Which takes me to the acting for this film. It is good across the board. Baldwin and Davis work so well together. They’re on similar wave lengths and they seem like a loving couple. It’s interesting to see in life they don’t play by the norms and it is fitting for them in death as well. Keaton is great in this role. It is iconic and he adds his own quirkiness to the role. He steals the show for sure. O’Hara is great as the pretentious art person from New York as well as Shadix. I went through a phase that was like Ryder and I think she does a good job in her performance. Jones and the rest of the cast work well together to round out this movie as well.

As for the effects, I’m surprised to see how well they still hold up from the late 80’s. Everything I’m assuming was done practically and it shows. The snake version of Betelgeuse is creepy and we get that Tim Burton feel as he incorporates German Expressionism into real life. The office in the afterlife is great and feels like a distorted version of ones I’ve worked in. I think the look that Adam and Barbara take on when they think they’re going to scare the family out as well. It is also shot very well and no complaints there. We get good cinematography for sure.

The last thing to cover would be the soundtrack. Danny Elfman was in charge and he killed this one. It is funny is that a podcast I listen to used the theme song from the credits as their opening for a stretch. I never put it together. Shout out to the Podcast Under the Stairs and Duncan. Getting back to this, Elfman mixes the creepy vibe into it and it fits for what we are seeing for sure. I revisit songs from this film regularly while I’m writing.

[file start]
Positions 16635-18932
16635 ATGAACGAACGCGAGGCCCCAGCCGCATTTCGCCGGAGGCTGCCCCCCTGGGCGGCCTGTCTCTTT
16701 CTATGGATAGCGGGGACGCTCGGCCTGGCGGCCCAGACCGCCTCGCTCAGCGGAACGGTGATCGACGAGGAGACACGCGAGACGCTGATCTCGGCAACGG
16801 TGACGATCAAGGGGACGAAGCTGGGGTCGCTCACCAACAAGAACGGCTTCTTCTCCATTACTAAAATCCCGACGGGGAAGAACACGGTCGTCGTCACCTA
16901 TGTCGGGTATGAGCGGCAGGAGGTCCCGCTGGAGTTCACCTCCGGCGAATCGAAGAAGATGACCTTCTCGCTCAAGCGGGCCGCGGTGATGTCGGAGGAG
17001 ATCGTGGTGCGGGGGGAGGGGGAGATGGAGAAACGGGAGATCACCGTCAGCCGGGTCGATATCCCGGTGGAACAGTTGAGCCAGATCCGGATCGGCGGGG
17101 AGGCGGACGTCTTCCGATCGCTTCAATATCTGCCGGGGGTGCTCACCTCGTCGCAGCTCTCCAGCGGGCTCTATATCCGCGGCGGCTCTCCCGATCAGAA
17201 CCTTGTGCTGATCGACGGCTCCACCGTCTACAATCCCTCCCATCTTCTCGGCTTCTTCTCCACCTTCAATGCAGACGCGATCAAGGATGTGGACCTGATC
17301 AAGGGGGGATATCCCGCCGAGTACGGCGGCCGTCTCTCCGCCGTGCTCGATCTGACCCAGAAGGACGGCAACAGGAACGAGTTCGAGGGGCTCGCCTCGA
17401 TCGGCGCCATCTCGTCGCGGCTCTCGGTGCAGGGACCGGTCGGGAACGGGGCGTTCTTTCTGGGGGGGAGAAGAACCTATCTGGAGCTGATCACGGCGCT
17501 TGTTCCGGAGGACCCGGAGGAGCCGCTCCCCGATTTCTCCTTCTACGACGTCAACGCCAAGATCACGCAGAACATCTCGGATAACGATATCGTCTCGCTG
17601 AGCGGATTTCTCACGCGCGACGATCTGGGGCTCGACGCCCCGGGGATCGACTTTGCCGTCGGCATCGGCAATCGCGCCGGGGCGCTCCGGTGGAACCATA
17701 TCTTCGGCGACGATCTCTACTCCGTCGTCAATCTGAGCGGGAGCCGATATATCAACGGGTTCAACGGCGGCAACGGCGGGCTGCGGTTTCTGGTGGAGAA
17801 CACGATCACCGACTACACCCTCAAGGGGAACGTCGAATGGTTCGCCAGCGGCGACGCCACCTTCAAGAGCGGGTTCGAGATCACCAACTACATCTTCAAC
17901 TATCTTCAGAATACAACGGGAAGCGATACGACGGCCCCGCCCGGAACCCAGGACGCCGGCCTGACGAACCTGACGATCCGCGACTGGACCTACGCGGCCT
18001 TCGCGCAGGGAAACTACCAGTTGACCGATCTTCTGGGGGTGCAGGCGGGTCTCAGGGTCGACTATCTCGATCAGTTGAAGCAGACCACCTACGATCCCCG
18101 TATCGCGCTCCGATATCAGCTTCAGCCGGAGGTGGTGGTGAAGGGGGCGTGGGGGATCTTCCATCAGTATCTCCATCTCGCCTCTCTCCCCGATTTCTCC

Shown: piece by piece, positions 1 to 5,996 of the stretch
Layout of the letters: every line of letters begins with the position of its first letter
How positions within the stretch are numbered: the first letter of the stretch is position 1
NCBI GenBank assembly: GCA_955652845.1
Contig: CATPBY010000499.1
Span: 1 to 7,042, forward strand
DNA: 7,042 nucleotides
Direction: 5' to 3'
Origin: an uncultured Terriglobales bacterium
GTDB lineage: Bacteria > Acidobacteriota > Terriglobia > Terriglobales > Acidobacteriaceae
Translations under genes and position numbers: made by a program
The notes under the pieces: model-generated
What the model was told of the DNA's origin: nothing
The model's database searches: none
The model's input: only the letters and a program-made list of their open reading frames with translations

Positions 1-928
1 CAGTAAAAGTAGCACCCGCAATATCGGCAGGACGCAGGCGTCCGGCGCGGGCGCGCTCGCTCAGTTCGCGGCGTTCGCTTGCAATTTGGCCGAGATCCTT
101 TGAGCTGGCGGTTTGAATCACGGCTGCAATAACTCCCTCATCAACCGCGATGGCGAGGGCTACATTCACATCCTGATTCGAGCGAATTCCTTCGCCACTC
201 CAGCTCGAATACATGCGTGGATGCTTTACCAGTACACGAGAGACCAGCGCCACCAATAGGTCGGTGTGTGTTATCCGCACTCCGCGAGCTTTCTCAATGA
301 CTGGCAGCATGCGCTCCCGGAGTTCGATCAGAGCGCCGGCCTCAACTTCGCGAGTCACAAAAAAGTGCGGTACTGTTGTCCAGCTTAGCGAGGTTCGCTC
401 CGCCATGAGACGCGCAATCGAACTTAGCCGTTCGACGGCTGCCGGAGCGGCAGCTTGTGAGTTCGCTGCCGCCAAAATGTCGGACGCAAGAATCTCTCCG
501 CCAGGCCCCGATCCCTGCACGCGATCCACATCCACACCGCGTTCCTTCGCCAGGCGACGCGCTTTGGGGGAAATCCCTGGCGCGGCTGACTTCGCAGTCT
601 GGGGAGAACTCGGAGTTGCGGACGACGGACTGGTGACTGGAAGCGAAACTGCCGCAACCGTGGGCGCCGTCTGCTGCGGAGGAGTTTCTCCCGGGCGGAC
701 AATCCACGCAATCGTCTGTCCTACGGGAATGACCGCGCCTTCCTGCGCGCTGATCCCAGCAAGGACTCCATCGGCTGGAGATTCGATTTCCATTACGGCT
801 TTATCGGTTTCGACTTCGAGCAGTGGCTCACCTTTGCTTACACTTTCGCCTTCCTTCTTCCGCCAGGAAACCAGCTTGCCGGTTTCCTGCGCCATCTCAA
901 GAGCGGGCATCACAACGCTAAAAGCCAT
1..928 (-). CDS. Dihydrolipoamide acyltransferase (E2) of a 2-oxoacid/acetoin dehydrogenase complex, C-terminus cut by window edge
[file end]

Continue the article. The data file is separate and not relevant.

In conclusion, this is a film that I have a lot of nostalgia for, but after these last viewings I see there’s a lot of depth I didn’t notice. I think this has a great idea of clashing lifestyles with these two different families and seeing if they can co-exist despite it. It is interesting concept of the afterlife not being too different from what we live in now. It doesn’t waste any time getting into this and the running time flies by. The acting is good across the board. There’s not a lot in the way of effects, but what we get is practical and there’s a lot in just the aesthetic to the movie. The soundtrack is also good. It fits the atmosphere they’re building. I think this is a solid gateway film that you can watch to introduce kids into the genre. There are things that will go over their head and adults can enjoy for sure. It is also lighter on the horror elements while still having them. I highly recommend giving this a viewing for sure.


My Rating: 8.5 out of 10